tanks, they’re built like tanks; despite some pretty heavy contact among the 51
starters at Laguna there was only one DP DNF.  Their performance was bench-
marked to the Porsche 911 GT3 RS, fast but a hefty seven seconds a lap slower
than ALMS prototypes around a circuit like Laguna.  The series only allows a
limited number of approved chassis and engines and tests the motors regularly
to make sure that no one has a performance advantage.  Their chassis designs
are fixed, so the initial investment is good for an indefinite future except for wear
and tear.  Next year you can but a bigger luxury bus or a fancier pit setup.  I’ve
always thought that this was the natural niche for Grand Am and I welcomed the
DP concept when it was introduced.  No more being humiliated by some factory
hot-shoe from Monaco.

  Because sportscar racing has traditionally divided into Prototype and GT ranks,
and because for the first couple of seasons there weren’t going to be enough DP
chassis completed to fill the grids, Grand Am has supported an active GT class.
There has been adjustment, especially after Kevin Buckler won Daytona in a
Porsche GT3 RS in 2003.  The benchmark car for the class is now the Porsche
GT3 Cup.  Some questioned this “dumbing down” of the class but in the context of
giving the wealthy hobbyist an opportunity to step-up to a professional series it
made good sense.  The GT3 Cup is a known quantity with a reasonable
acquisition cost, good parts support, plenty of wrenching support, and while it’s a
turnkey racer it’s tunable in the right hands.  Twenty of the twenty-nine GT entries
for the Road and Track 250 at Laguna Seca were GT3 Cups.

White salmon or pink ?
  Unfortunately there’s an old saying that goes, “If things sound too good to be
true, they probably are.”  There’s a serpent in this gentleman racer’s paradise:
those big name drivers I mentioned earlier and the professional teams who
employ them.  When the series started it wasn’t uncommon for a team principal to
split driving chores with a hired shoe.  Not a bad idea and still sporting in the
scheme of things, it’s been done in sportscar racing since the Fifties.  Then last
season Chip Ganassi Racing showed up with fully professional driver pairings,
Toyota power, and Mexican telecom backing.  The championship went down to
the last race but it was never really in doubt that Ganassi’s team would take home
all the marbles and so they did.

  I haven’t had the chance to sit down with Roger Edmundson or John Bishop and
their staff, but I have to wonder whether they fell into the old car count panic
endemic to race series in this country.  In the 21st Century nobody is anybody if
they’re not on TV and even a series aimed at wealthy sportsmen needs a TV
package so that they can be somebody.  Such a package is a whole lot cheaper if
you can convince the network that they can sell a few commercials or that you’ve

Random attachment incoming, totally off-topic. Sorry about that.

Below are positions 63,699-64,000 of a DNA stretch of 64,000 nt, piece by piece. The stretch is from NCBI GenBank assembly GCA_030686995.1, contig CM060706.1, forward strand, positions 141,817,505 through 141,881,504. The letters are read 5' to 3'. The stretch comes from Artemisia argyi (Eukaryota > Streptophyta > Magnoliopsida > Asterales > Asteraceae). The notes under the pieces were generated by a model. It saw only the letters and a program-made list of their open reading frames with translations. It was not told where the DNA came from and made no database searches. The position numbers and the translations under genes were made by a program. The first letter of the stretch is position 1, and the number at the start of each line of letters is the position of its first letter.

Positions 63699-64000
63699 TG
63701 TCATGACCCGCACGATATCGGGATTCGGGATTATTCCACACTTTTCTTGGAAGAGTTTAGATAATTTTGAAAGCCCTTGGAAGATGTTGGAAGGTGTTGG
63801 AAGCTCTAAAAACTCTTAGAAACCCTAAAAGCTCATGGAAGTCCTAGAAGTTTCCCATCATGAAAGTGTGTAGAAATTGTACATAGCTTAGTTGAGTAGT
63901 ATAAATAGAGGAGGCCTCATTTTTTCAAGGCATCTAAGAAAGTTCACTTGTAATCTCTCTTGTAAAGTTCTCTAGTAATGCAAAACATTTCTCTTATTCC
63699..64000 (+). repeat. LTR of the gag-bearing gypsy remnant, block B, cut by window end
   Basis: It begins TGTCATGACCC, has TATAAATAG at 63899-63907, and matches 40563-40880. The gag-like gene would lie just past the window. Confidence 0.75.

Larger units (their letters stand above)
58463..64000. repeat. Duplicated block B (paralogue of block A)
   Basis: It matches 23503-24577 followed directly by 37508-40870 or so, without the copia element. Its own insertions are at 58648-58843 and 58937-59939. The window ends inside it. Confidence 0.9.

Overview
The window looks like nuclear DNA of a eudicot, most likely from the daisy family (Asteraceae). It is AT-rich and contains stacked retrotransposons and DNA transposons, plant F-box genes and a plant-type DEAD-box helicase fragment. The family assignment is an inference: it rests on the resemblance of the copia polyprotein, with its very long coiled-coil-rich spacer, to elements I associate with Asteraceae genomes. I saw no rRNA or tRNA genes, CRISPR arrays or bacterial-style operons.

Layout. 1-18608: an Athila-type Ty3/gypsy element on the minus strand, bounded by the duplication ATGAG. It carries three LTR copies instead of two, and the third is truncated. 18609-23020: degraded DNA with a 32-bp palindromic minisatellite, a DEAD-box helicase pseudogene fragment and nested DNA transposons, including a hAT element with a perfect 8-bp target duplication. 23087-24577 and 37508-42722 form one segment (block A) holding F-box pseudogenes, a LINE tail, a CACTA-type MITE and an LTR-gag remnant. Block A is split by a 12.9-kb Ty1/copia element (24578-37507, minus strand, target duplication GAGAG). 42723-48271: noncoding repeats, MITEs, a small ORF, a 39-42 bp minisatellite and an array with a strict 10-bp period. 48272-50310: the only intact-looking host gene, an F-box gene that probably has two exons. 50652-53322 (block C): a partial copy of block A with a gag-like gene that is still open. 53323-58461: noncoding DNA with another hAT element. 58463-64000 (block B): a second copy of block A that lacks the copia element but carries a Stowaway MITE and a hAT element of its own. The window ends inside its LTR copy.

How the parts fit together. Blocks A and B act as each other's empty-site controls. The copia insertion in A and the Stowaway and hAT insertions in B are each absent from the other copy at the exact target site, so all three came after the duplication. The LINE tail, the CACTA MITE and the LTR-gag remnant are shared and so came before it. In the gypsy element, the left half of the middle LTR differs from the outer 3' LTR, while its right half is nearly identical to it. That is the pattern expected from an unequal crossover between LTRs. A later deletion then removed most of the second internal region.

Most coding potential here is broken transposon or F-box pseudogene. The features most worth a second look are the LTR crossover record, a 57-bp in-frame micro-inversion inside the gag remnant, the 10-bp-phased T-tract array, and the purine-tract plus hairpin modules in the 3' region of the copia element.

pre-sold a few yourself.  GARRA needed a flash pro team to pick the series up
from its Amateur Hour image.  It’s never been acknowledged, but my surmise is
that Toyota came into the picture as one of the pre-conditions for their future
participation in NASCAR.  Their Lexus brand isn’t exactly a natural marketing tie-in
with sportscar racing.  I have yet to see a Lexus corral at Laguna.

  The car counts are way up this year, but it’s unclear if that is due to the exposure
brought by the Ganassi/Toyota tie-in or whether the chassis builders just caught
up with demand.  Most of the cars have brightly-colored sponsor graphics but the
name on the graphics is more often than not stitched on the overalls of the owner-

Lutz O' Luck
  Now that the Toyota snake is in the garden General Motors has stepped up the
participation of their Pontiac brand in the series.  GM’s marketing in the past few
years has been driven by Bob Lutz.  Lutz is best known for Chrysler’s marketing-
led turnaround in the Nineties, but before that he cut his teeth with Ford Europe
and BMW.  Back in the Seventies Lutz had “win on Sunday, sell on Monday” drilled
into his head by the turnarounds of those two companies.  In a few short years
“BMW sports-sedan” was transformed from a contradiction in terms into an
oxymoron.  Lutz wants to take his brands road racing. However, recent events
regarding his position at GM may put a hold on any further expenditure.

  While Cosworth-Ford on the cam covers was common in Formula 1 throughout
the Seventies, the real market bounce came from cars with recognizable trade-
dress like CSL’s and Capris. Lutz and company want to sprinkle GM’s brands
with road racing fairy dust.  Chevrolet is in the ALMS and Cadillac has moved
down-market into Speed World Challenge after a mis-cue at Le Mans and so they
don’t want to make the mistake of eating their own.  With Toyota in Grand Am it
probably made perfect sense to throw a few million dollars of Pontiac’s marketing
budget into the series.

Rewrite, remake, buy the title rights…
  Manufacturer/distributor money may have an even bigger impact on the Rolex GT
class.  BMW North America realized that their customer base doesn’t care about
the Williams Walrus and wants to see BMW’s in GT racing.  Their Prototype
Technology Group partners tested the waters in SWC in 2003 but realized that the
same kind of funny-cars that got them spanked out of the ALMS were going to be
dominating that series.  They’ve come to Grand Am where the M3’s that were
barely competitive against the Alex Job RSR’s can clean-up on Cups.  They
finished a dominant 1-2-3 at Laguna this year and would have had fourth as well if
not for writing a car off in practice.  The Porsche brigade has dealt with BMW
sedans before, but there are even darker clouds on the horizon.

  Now the sanctioning body has decided for whatever reason that 29 GT entrants